In the Victorian era, social mobility was rarely possible and those belonging to inferior classes were not valued. Brontë makes Jane an advocate for the acceptance of other classes and of social mobility by giving Jane an ambiguous social standing. She comes from a good family, is well-educated, yet for most of the novel she is a poor orphan. She acts subserviently towards Rochester and St. John, yet will not blindly follow their wishes or fold to their commands – she will only “obey [Rochester] in all that is right”. This, along wit...
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...als reasons for women’s equality and for why she believes love and morality should be valued over superficial Victorian values of beauty, wealth and social status. Brontë truly makes her critiques of Victorian culture effective by covertly integrating them into her novel through her female protagonist, Jane.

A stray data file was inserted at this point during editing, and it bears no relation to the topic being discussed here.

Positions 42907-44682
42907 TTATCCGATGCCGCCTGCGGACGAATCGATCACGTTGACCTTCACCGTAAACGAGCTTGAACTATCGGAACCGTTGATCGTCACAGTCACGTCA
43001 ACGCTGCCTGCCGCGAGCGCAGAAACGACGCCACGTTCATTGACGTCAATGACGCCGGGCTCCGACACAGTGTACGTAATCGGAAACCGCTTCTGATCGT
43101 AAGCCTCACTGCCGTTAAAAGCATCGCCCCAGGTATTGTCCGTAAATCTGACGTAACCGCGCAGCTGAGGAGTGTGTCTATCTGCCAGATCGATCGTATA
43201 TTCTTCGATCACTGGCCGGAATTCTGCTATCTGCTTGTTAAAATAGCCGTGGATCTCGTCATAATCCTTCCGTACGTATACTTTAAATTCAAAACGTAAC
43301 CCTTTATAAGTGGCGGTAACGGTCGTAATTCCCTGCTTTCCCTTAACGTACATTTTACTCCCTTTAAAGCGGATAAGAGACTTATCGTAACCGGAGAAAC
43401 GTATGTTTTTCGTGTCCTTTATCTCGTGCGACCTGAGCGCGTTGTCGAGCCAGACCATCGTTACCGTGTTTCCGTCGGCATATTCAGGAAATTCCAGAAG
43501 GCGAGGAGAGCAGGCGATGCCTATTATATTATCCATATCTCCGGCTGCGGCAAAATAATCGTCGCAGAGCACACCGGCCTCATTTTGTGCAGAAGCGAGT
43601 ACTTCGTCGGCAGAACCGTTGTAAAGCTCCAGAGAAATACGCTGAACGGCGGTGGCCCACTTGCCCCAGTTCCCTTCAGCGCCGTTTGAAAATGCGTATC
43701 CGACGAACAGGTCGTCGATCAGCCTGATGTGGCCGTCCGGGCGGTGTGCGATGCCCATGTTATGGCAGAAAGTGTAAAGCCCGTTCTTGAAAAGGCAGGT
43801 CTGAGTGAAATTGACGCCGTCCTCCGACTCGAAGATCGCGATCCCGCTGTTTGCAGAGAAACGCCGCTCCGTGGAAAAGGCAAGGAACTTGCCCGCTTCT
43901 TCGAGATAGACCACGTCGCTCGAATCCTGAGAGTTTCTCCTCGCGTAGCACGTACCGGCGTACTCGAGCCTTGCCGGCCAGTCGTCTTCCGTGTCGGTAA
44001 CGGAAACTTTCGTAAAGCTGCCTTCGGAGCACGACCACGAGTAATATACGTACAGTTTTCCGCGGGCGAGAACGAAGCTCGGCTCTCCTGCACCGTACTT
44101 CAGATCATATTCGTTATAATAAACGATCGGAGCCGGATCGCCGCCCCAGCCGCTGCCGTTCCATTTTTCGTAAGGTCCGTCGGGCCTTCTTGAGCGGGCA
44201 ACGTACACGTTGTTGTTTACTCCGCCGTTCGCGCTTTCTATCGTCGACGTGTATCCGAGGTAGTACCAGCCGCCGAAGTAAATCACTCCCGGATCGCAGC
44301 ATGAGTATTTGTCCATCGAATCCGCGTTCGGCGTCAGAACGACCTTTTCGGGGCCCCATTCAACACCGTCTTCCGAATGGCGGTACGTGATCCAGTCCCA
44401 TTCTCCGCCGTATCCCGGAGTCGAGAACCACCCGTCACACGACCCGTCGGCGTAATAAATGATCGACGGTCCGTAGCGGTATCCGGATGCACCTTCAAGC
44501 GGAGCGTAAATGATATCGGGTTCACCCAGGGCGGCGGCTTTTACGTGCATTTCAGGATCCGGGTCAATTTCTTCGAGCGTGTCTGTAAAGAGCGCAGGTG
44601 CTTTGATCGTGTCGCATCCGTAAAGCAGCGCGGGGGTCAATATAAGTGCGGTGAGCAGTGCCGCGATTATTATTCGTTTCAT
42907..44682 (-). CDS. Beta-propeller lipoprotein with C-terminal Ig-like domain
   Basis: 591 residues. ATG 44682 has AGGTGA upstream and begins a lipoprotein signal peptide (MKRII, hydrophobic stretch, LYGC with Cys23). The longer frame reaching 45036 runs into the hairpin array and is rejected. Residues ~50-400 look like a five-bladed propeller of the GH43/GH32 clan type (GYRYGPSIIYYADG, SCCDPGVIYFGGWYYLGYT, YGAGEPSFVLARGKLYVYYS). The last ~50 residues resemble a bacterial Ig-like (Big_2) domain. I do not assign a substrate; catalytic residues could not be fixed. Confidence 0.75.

Bossche, Chris R. Vanden. "What did Jane Eyre do? Ideology, agency, class and the novel." Narrative 13.1 (2005): 46+. Literature Resource Center. Web. 16 Mar. 2014.
Brontë, Charlotte, and Arthur Zeiger. Jane Eyre. New York: New American Library, 1982. Print.
Kaplan, Carla. "Girl Talk: Jane Eyre and the Romance of Women's Narration." Novel: A Forum on Fiction 30.1 (Fall 1996): 5-31. Rpt. in Nineteenth-Century Literature Criticism. Ed. Kathy D.
Darrow. Vol. 217. Detroit: Gale, 2010. Literature Resource Center. Web. 16 Mar. 2014.
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